REPLACING LIGHT BULBS
Make Poverty Business: Increase Profits and Reduce Risks by Engaging with the Poor Craig Wilson and Peter Wilson Greenleaf Publishing, UK, 2006, £21.95
RARELY CAN THE saying “You can’t judge a book by its cover” have been as true as in this case: the cover is dreadful! Which makes it all the more extraordinary when you dip in to find that the Wilsons – no relation, they explain – have produced a book packed with insight on one of the defining issues of the 21st century: the eradication of poverty.
Their style is disarming and charming. “When thinking about poverty,” they say, “we’ve tried to think like carbon-based life forms rather than economists.” Whereas the typical business blockbuster these days offers to reveal an impending revolution, the Wilsons reassure us that there is “no new paradigm here, no redefinition of the corporation, no need for a business revolution”. Their ambition sounds deceptively simple: “We hope that a manager who reads this book and then starts talking to a wider range of people and reading from a wider range of sources will start to make better decisions.”
They offer sympathetic, helpful assessments of what it is like to be an expatriate manager or a government bureaucrat in a non-industrialised country. One of their friends “has just been promoted in a major multinational and been told that he’ll be sacked unless he meets his annual targets. It’s hard”, they say, “for him to focus on corporate reputation or long-term profitability or, for goodness’ sake, poverty reduction when his mortgage and his kids’ schooling depend on how much profit his small bit of the company makes over the next twelve months.”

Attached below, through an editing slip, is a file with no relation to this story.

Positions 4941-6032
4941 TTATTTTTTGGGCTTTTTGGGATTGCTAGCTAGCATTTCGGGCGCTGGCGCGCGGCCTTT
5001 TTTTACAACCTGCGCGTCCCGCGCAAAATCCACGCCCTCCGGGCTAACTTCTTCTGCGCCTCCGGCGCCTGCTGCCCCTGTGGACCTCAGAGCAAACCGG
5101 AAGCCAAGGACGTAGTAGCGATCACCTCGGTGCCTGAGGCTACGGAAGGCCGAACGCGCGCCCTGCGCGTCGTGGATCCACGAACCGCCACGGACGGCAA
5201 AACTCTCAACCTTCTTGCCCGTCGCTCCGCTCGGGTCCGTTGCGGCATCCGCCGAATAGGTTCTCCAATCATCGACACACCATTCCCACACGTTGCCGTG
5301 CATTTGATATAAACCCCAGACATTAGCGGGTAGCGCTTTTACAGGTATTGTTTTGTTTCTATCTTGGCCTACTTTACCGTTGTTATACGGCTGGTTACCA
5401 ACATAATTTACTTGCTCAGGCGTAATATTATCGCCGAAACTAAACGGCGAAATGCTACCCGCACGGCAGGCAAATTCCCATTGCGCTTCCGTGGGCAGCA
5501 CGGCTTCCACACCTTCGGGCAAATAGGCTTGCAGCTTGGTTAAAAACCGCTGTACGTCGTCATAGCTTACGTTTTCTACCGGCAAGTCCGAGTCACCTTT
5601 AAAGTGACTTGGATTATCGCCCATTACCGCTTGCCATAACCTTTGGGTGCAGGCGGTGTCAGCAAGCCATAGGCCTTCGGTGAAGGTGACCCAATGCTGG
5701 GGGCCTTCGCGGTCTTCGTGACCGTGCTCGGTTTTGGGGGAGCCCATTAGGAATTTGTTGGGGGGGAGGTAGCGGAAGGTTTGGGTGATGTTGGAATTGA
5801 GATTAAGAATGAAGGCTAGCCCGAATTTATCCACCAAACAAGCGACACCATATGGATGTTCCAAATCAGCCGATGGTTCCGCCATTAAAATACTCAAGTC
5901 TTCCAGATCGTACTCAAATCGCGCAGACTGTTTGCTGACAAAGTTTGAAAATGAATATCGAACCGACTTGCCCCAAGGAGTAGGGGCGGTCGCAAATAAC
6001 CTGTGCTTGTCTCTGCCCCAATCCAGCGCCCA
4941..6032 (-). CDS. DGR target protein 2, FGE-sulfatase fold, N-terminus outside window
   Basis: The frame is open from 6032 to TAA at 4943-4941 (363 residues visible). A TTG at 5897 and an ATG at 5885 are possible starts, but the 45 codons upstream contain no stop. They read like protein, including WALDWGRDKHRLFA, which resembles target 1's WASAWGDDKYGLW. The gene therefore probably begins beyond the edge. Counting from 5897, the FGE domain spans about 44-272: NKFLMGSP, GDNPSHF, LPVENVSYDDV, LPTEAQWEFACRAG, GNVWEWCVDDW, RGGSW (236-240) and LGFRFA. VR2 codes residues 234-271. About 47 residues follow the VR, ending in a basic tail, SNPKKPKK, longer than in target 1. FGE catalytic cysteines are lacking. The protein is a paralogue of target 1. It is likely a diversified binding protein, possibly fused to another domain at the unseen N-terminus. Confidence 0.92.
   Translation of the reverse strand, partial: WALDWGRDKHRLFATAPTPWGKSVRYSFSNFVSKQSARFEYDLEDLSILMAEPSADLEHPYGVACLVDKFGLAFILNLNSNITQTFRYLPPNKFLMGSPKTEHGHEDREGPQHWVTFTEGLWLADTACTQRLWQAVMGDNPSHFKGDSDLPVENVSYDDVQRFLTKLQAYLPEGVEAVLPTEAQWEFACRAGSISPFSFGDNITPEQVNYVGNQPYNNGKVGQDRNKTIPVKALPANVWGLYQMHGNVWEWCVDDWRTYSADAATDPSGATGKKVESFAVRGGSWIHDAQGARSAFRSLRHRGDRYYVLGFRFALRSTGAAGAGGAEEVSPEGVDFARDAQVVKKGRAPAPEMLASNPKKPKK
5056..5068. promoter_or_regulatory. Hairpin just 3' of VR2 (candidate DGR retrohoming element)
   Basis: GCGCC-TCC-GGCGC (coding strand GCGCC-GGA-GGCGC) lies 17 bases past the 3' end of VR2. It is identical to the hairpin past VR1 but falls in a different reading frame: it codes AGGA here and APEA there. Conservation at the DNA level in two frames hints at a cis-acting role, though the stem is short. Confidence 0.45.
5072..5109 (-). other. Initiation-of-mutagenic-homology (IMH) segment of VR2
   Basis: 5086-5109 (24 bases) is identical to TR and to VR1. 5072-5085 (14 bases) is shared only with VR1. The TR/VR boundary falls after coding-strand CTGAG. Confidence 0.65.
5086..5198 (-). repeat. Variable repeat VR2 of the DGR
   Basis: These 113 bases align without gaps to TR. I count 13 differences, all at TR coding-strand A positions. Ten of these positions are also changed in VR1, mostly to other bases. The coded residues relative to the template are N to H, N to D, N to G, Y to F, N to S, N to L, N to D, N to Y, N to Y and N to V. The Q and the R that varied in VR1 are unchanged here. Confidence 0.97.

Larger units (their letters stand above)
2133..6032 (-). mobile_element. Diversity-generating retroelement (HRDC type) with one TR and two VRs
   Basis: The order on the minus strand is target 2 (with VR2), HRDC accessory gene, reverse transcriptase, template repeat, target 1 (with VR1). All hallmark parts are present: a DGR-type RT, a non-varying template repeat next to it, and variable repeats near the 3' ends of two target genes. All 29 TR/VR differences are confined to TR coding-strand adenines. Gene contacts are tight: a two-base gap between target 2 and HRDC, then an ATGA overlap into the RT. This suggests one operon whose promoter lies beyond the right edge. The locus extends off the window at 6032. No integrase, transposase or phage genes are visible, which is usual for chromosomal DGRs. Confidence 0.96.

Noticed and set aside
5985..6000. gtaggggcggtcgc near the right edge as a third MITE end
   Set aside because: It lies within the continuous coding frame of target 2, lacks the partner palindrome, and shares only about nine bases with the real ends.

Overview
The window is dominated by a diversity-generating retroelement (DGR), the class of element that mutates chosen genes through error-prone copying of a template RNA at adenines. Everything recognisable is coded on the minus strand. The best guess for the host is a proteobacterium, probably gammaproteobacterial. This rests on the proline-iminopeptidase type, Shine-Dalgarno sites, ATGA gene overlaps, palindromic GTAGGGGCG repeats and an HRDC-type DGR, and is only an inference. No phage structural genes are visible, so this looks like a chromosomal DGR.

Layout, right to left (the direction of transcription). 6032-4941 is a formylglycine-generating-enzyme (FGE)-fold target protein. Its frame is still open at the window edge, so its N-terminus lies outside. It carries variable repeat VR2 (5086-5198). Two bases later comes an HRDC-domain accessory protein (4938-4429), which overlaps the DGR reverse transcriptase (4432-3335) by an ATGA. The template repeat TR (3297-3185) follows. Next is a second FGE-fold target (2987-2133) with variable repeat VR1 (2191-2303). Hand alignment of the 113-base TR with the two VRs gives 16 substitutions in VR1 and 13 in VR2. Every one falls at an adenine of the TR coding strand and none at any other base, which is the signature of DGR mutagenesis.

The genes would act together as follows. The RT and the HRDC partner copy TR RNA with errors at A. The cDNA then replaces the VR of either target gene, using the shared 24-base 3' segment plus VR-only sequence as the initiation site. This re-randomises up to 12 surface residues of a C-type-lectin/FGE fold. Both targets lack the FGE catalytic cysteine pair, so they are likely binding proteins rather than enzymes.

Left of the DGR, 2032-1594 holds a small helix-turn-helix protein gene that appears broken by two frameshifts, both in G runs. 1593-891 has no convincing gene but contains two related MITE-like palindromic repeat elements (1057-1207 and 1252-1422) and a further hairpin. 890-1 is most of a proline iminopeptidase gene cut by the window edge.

Alternatively, try putting yourself in the shoes of government officials in non-industrialised countries. “They are often incredibly poor,” the Wilsons explain, “operating in a severely dysfunctional bureaucracy, and with very low levels of autonomy.”
In case all of this sounds like apologies for the folk who stall the eradication of poverty, it isn’t. It’s an attempt to provide the reality check needed to ensure that future efforts do not dribble away, as so many have before. The authors stress that poverty is dangerous because of its role as “a crucible for terrorism and instability”, and that it masks some of the greatest potential market opportunities of the new century. But they warn against new forms of irrational exuberance.
For those who would argue that C. K. Prahalad scooped them with his Fortune at the Bottom of the Pyramid, the Wilsons note, “You’d be well advised to read his book first before starting on ours because he does the motivation, the ambition and the shining city on the hill. We’re more interested in replacing a few light bulbs down here in the valley.” If you’re an anti-globaliser, the book’s worth reading just for its discussion of how China’s development has helped pull millions out of poverty. No need to agree on every point; indeed, a key reward is having your assumptions poked.